A Young Man Faces Testicular Cancer
Why it's so serious.
In an odd way, I feel lucky. Testicular cancer is among the most treatable
ones around. But even though 95% of patients with the condition beat it and
survive at least five years, according to the American Cancer Society, that
still leaves 5% who don't. Men do die of this disease. And most of them are
young and in the prime of their lives.
If I had waited much longer, my story might have ended differently. One key
to beating this disease is detecting it early. That's why I tell everyone: If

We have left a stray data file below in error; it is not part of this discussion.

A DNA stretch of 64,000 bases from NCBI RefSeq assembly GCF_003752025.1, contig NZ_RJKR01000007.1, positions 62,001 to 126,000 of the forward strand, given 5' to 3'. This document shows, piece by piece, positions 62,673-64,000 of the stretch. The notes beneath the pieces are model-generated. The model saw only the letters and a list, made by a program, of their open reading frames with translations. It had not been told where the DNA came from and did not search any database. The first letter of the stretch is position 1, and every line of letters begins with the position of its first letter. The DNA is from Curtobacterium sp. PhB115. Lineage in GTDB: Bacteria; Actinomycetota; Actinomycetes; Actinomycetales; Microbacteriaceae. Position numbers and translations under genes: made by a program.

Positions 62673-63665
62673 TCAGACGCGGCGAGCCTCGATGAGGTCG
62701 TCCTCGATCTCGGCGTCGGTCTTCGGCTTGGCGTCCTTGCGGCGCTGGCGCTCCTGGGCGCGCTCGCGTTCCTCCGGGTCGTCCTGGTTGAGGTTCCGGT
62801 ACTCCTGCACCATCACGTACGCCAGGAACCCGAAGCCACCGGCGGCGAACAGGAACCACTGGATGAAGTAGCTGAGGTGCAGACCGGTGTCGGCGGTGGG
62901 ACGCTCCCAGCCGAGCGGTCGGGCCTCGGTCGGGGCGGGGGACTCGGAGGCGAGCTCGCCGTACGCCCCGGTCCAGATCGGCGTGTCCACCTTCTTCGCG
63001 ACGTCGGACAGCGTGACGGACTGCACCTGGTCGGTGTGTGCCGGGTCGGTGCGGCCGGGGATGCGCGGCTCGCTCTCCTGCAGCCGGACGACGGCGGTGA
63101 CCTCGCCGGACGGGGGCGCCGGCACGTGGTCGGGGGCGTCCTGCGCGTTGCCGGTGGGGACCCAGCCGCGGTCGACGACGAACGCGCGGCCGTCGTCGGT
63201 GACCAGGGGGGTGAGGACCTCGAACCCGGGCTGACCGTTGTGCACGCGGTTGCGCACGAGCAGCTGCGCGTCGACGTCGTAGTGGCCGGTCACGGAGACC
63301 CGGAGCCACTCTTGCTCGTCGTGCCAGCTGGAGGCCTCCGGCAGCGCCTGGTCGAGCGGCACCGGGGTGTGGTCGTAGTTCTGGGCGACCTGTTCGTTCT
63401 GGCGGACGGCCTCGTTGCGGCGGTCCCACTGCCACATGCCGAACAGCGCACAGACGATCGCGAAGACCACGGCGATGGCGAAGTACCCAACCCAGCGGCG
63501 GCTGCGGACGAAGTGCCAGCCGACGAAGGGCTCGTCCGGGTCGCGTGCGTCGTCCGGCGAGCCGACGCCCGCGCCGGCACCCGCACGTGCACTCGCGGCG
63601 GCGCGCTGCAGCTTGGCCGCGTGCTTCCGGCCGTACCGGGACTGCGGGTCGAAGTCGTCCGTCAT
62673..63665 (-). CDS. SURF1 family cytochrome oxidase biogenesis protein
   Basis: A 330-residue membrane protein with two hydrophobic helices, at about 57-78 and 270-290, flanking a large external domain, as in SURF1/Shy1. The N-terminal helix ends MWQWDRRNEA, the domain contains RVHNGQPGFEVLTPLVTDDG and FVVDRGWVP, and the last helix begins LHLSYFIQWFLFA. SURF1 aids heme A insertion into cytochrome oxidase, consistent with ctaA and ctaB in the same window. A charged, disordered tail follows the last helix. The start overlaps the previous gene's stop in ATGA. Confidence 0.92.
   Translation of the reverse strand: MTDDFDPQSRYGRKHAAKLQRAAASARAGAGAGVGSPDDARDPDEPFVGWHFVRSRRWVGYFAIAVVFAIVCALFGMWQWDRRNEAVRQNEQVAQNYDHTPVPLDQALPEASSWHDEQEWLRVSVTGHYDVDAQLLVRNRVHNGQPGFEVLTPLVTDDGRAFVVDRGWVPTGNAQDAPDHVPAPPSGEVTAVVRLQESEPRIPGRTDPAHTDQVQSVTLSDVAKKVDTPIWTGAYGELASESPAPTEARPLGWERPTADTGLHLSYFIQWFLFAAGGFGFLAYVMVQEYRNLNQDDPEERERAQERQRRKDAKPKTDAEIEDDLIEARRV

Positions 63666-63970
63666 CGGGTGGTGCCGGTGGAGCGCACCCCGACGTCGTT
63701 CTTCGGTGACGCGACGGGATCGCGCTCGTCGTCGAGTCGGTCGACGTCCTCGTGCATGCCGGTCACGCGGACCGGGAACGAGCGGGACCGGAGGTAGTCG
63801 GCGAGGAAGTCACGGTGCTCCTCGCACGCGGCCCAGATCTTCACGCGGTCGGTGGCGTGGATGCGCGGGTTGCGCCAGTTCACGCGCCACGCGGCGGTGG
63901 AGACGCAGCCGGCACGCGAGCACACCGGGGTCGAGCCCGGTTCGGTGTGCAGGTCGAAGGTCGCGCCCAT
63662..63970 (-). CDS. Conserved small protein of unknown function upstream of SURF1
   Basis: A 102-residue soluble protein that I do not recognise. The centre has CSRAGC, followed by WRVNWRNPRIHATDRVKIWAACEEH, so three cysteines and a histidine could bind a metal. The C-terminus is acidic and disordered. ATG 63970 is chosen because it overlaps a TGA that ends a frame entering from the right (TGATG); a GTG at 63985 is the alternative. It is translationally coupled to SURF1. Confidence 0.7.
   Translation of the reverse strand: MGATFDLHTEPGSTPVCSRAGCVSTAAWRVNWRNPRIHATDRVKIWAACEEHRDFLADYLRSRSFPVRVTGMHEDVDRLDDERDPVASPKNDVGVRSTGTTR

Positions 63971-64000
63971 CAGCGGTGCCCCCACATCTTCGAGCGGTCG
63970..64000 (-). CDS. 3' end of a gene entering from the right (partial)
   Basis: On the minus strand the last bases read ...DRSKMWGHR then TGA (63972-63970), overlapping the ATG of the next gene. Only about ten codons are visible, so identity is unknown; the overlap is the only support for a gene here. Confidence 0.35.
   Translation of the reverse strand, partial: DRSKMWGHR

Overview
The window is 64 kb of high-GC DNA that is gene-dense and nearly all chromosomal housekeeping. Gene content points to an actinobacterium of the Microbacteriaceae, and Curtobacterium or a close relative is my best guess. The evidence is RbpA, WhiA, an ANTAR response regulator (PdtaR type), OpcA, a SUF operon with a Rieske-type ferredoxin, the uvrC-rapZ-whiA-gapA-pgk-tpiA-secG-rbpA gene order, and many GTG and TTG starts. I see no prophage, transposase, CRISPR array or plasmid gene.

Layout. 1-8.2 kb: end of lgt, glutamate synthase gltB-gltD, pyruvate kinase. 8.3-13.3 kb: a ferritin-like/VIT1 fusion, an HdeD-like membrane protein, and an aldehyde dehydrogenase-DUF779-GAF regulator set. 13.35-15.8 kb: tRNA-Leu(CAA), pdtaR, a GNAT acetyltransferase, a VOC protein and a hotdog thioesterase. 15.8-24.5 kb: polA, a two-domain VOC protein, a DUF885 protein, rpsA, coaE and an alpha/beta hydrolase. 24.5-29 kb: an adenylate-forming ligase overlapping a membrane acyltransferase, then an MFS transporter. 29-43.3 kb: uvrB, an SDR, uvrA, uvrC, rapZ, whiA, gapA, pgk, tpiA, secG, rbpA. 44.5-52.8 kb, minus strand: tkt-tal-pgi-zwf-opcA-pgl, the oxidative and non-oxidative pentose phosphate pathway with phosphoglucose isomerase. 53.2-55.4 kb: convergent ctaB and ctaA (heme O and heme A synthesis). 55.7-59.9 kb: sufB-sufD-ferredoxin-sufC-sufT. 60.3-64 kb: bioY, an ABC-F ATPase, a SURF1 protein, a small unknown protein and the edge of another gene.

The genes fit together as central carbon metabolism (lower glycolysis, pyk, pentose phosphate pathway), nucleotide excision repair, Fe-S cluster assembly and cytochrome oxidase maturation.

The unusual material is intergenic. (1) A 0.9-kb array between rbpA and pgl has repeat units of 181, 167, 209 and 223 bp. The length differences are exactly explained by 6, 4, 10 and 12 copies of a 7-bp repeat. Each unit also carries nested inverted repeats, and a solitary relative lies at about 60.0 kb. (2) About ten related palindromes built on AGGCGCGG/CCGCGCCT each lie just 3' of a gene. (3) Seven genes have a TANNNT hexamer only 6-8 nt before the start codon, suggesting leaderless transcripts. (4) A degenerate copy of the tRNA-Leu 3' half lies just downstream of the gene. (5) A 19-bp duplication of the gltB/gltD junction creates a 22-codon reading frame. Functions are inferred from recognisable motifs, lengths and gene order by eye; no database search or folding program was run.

you think something is wrong, don't wait. Go to your doctor. Another key is
following up to make sure it doesn't come back.
Since the surgery I've struggled a bit to get my life back in order.
Sometimes I feel a little bitter that I had to go through this. But mostly I
know that this experience made me realize what a gift my life is. I have a
loving wife, a wonderful family, great friends, and all kinds of opportunities.
And my wife and I just got the best gift possible. Our first child, a girl, is
due to be born this November. (Just so you know: We conceived her the
old-fashioned way.) Believe me, I'm planning to be around a long, long time to
enjoy being a dad.
Erik Strand is a mechanical engineer in Plainfield, Ill.,
where he still enjoys playing softball.